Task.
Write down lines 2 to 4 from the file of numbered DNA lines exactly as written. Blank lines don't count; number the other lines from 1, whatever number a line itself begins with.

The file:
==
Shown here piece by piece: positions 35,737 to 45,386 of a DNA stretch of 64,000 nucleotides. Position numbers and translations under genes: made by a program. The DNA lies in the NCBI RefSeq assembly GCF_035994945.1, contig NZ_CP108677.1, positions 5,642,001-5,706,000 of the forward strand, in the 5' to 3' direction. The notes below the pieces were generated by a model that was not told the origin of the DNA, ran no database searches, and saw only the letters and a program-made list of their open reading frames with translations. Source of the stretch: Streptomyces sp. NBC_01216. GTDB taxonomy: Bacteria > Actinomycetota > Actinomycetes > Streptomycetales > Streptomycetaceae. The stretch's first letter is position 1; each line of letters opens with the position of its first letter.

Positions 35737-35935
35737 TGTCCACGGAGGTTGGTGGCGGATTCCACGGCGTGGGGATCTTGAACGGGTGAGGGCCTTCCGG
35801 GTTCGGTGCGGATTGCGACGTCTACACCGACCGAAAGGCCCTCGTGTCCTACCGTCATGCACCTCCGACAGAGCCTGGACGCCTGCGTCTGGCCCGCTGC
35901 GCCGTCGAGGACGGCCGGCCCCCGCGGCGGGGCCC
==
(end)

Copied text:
Positions 35737-35935
35737 TGTCCACGGAGGTTGGTGGCGGATTCCACGGCGTGGGGATCTTGAACGGGTGAGGGCCTTCCGG
35801 GTTCGGTGCGGATTGCGACGTCTACACCGACCGAAAGGCCCTCGTGTCCTACCGTCATGCACCTCCGACAGAGCCTGGACGCCTGCGTCTGGCCCGCTGC